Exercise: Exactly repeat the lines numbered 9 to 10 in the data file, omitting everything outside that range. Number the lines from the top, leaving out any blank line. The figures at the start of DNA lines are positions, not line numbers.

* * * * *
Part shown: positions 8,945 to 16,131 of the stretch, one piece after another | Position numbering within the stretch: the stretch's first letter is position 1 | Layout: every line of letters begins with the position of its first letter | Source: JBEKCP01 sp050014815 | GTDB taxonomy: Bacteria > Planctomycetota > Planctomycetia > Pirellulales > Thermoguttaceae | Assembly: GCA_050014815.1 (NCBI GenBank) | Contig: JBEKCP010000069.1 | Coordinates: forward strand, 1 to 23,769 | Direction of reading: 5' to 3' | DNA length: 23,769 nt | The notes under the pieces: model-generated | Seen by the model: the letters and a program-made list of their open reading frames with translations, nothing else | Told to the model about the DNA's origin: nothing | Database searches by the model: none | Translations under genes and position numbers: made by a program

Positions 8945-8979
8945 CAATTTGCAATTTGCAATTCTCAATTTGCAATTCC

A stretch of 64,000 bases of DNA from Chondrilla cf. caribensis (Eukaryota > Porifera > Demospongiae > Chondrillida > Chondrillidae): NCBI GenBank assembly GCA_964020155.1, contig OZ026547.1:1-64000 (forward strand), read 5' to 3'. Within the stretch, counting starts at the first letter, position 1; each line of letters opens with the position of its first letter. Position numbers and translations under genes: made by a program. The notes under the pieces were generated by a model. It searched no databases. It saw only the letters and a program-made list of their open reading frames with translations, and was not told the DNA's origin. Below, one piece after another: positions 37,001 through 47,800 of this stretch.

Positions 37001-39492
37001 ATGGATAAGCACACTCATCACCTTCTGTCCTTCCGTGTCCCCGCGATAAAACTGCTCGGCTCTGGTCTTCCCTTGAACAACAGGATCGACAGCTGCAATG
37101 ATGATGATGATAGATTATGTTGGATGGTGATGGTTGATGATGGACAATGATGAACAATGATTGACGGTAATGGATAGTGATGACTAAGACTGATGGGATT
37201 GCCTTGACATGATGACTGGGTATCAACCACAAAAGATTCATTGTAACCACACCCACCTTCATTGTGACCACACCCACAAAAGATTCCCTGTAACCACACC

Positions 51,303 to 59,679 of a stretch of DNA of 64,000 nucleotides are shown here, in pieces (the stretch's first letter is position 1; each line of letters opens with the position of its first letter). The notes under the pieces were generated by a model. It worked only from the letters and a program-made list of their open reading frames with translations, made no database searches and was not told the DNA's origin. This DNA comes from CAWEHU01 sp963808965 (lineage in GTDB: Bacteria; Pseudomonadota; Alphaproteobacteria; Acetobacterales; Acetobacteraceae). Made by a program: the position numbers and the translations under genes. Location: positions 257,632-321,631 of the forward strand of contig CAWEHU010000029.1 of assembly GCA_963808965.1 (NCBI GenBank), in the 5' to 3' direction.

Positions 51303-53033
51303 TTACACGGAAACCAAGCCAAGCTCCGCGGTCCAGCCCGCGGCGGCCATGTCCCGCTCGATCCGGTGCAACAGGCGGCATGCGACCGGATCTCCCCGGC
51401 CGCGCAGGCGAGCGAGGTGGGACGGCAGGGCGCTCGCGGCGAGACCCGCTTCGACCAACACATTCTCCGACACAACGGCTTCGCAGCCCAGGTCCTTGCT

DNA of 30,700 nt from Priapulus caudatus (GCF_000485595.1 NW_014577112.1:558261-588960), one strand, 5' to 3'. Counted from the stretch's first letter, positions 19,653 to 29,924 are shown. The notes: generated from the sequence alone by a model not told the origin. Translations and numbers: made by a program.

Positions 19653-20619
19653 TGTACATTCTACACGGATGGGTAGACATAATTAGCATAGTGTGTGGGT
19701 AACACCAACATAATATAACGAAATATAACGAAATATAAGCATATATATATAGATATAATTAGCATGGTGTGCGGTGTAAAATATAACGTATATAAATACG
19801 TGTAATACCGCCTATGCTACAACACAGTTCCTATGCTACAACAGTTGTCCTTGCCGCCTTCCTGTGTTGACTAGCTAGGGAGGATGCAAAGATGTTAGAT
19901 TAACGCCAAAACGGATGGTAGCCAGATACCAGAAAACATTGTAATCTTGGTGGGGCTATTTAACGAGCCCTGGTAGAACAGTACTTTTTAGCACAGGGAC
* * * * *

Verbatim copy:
Positions 51,303 to 59,679 of a stretch of DNA of 64,000 nucleotides are shown here, in pieces (the stretch's first letter is position 1; each line of letters opens with the position of its first letter). The notes under the pieces were generated by a model. It worked only from the letters and a program-made list of their open reading frames with translations, made no database searches and was not told the DNA's origin. This DNA comes from CAWEHU01 sp963808965 (lineage in GTDB: Bacteria; Pseudomonadota; Alphaproteobacteria; Acetobacterales; Acetobacteraceae). Made by a program: the position numbers and the translations under genes. Location: positions 257,632-321,631 of the forward strand of contig CAWEHU010000029.1 of assembly GCA_963808965.1 (NCBI GenBank), in the 5' to 3' direction.

Positions 51303-53033